Saturday, April 19, 2014
By Aimsel Ponti firstname.lastname@example.org
If you see anyone walking around over the next several days throwing up the heavy metal horns hand signal or belting out any number of classic ‘80s rock songs, it’s because Portland Ovations had the wisdom to bring the Tony Award-winning musical “Rock of Ages” to Merrill Auditorium on Saturday night.
Justin Colombo as Lonny, left, and Dominique Scott as Drew perform “Nothin’ But a Good Time” by Poison in “Rock of Ages” at Merrill Auditorium in Portland on Saturday.
Tim Greenway/Staff Photographer
“ROCK OF AGES”
WHO: Broadway touring production presented by Portland Ovations
WHERE: Merrill Auditorium, Portland
Whether you came of age in the ‘80s, were already well into adulthood or weren’t even born yet, “Rock of Ages” was a blast. It was as if the entire audience was either a smalltown girl living in a lonely world or a city boy born and raised in south Detroit for the two-plus hours of rock ‘n’ roll magic set in 1987 on the fabled Los Angeles Sunset Strip.
The show was a colorful burst of big hair, fishnets, romance, dreams, comedy, and most of all music. Oh, and let’s not forget the wine coolers.
The songs were the cream of the crop when it comes to the rougher, heavier, hair metal side of the ‘80s. Songs from Whitesnake, Quiet Riot, Twisted Sister, Bon Jovi, Pat Benatar, Quarterflash, Foreigner and many more rocked the house with both power anthems and power ballads.
A live band brought the songs to vibrant life and the entire cast sank their teeth into every tune. Was every singer fantastic? Not really. But Sherrie, played by Shannon Mullen, Justice, played by Amma Osei, and Dennis, played by Jacob L. Smith, were particularly good. Understudy Christie Schwartzman, who played Regina, also was impressive.
Every song was used to tell the story of Drew Boley, a bar back and wanna-be rock star, his budding love for fresh-off-the-bus wanna-be actress Sherrie Christian and the uncertain future of The Bourbon nightclub, where the couple figure out their feelings against a backdrop of loud music, a sex-crazed rock god named Stacie Jaxx and a colorful cast of supporting characters.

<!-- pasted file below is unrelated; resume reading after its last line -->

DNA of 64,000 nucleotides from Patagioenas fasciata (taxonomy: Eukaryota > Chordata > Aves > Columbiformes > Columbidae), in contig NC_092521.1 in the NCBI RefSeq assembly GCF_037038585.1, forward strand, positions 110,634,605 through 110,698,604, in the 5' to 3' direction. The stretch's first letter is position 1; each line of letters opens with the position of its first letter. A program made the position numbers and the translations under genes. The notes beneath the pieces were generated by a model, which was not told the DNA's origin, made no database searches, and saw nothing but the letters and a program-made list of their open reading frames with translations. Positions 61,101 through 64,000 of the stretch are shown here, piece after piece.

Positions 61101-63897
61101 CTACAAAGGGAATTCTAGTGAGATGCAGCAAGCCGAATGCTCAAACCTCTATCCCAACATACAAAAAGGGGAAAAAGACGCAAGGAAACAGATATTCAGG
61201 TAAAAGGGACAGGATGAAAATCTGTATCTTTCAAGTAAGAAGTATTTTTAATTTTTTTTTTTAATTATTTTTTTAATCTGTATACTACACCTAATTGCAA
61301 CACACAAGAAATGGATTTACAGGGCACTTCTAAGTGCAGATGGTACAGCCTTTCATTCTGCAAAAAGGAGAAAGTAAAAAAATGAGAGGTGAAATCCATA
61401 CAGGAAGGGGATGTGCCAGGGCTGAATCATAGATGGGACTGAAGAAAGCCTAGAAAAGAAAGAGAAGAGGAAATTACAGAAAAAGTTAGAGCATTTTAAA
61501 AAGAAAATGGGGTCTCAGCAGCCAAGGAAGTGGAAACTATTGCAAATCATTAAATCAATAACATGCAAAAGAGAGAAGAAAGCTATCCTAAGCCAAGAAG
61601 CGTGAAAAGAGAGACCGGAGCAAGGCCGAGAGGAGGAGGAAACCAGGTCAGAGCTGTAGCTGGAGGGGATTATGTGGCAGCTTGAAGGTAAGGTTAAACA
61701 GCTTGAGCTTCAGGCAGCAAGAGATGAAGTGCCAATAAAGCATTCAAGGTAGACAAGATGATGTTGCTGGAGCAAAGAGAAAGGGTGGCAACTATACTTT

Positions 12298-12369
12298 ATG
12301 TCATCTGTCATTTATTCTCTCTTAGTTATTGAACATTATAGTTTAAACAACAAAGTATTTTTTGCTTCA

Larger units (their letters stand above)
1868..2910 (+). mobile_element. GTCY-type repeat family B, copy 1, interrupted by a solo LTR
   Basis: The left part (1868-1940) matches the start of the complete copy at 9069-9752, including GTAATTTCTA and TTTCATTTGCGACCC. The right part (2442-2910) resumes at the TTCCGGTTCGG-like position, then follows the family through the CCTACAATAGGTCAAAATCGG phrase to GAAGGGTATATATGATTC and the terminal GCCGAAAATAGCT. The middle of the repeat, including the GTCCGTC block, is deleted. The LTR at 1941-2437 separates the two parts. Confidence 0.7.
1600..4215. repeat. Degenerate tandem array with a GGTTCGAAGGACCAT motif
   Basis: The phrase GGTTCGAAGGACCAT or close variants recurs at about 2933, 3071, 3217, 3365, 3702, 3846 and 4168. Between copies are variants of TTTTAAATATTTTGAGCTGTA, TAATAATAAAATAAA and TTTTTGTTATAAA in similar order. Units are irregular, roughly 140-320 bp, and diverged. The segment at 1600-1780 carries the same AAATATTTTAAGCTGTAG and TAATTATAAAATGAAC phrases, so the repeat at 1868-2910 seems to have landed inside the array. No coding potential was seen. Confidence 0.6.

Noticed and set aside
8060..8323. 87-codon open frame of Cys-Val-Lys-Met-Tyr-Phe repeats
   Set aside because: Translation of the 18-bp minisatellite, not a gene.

One thing to point out, two of the songs in the show were actually not from the ‘80s. Extreme’s “More Than Words” and Mr. Big’s “To Be With You” were both from 1991, though “Rock of Ages” is set in 1987. This was a bit disappointing because there is certainly no shortage of primo ‘80s songs to have chosen from.
The show is narrated by a mulleted and chubby character named Lonny, who was hilarious, raunchy and the glue that held things together all night. In fact, the funniest scene of the entire show came when Lonny dueted with Dennis, the owner of The Bourbon, on the R.E.O. Speedwagon hit “I Can’t Fight This Feeling Anymore.” Lonny also strode on stage at one point wearing a half-shirt that sported the famous ‘80s digits 867-5309. Classic.
The finale for “Rock of Ages” came in the form of the song that is arguably one of the most well-loved and representative of the decade: Journey’s “Don’t Stop Believin’ ” during which cast members danced and sang around the auditorium and many audience members joined in the fun.
While the actual story line of the show was on the weak side, “Rock of Ages” was, to quote a Poison song used in the show, “nothing … but a good time.”
Staff Writer Aimsel Ponti can be contacted at 791-6455 or at: